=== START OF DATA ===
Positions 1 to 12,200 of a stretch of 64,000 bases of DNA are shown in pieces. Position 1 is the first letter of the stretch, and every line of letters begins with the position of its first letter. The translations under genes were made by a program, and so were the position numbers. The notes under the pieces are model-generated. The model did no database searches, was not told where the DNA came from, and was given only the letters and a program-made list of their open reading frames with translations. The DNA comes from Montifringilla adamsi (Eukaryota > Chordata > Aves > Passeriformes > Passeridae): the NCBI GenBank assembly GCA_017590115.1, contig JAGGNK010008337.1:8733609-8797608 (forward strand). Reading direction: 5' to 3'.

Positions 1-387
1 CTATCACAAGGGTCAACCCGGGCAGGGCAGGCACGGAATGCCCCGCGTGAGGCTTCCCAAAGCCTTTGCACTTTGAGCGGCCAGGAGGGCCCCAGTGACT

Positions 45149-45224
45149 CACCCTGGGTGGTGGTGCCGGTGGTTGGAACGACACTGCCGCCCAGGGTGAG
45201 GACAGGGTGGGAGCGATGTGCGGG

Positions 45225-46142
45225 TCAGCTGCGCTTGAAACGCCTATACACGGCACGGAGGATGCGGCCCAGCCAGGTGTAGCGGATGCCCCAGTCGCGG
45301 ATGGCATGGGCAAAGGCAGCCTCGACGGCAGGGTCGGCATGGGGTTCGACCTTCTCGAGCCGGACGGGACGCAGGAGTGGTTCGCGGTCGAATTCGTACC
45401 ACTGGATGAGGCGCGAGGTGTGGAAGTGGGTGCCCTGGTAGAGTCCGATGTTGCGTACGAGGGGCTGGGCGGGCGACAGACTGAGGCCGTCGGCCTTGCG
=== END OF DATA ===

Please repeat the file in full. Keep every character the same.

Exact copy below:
Positions 1 to 12,200 of a stretch of 64,000 bases of DNA are shown in pieces. Position 1 is the first letter of the stretch, and every line of letters begins with the position of its first letter. The translations under genes were made by a program, and so were the position numbers. The notes under the pieces are model-generated. The model did no database searches, was not told where the DNA came from, and was given only the letters and a program-made list of their open reading frames with translations. The DNA comes from Montifringilla adamsi (Eukaryota > Chordata > Aves > Passeriformes > Passeridae): the NCBI GenBank assembly GCA_017590115.1, contig JAGGNK010008337.1:8733609-8797608 (forward strand). Reading direction: 5' to 3'.

Positions 1-387
1 CTATCACAAGGGTCAACCCGGGCAGGGCAGGCACGGAATGCCCCGCGTGAGGCTTCCCAAAGCCTTTGCACTTTGAGCGGCCAGGAGGGCCCCAGTGACT

Positions 45149-45224
45149 CACCCTGGGTGGTGGTGCCGGTGGTTGGAACGACACTGCCGCCCAGGGTGAG
45201 GACAGGGTGGGAGCGATGTGCGGG

Positions 45225-46142
45225 TCAGCTGCGCTTGAAACGCCTATACACGGCACGGAGGATGCGGCCCAGCCAGGTGTAGCGGATGCCCCAGTCGCGG
45301 ATGGCATGGGCAAAGGCAGCCTCGACGGCAGGGTCGGCATGGGGTTCGACCTTCTCGAGCCGGACGGGACGCAGGAGTGGTTCGCGGTCGAATTCGTACC
45401 ACTGGATGAGGCGCGAGGTGTGGAAGTGGGTGCCCTGGTAGAGTCCGATGTTGCGTACGAGGGGCTGGGCGGGCGACAGACTGAGGCCGTCGGCCTTGCG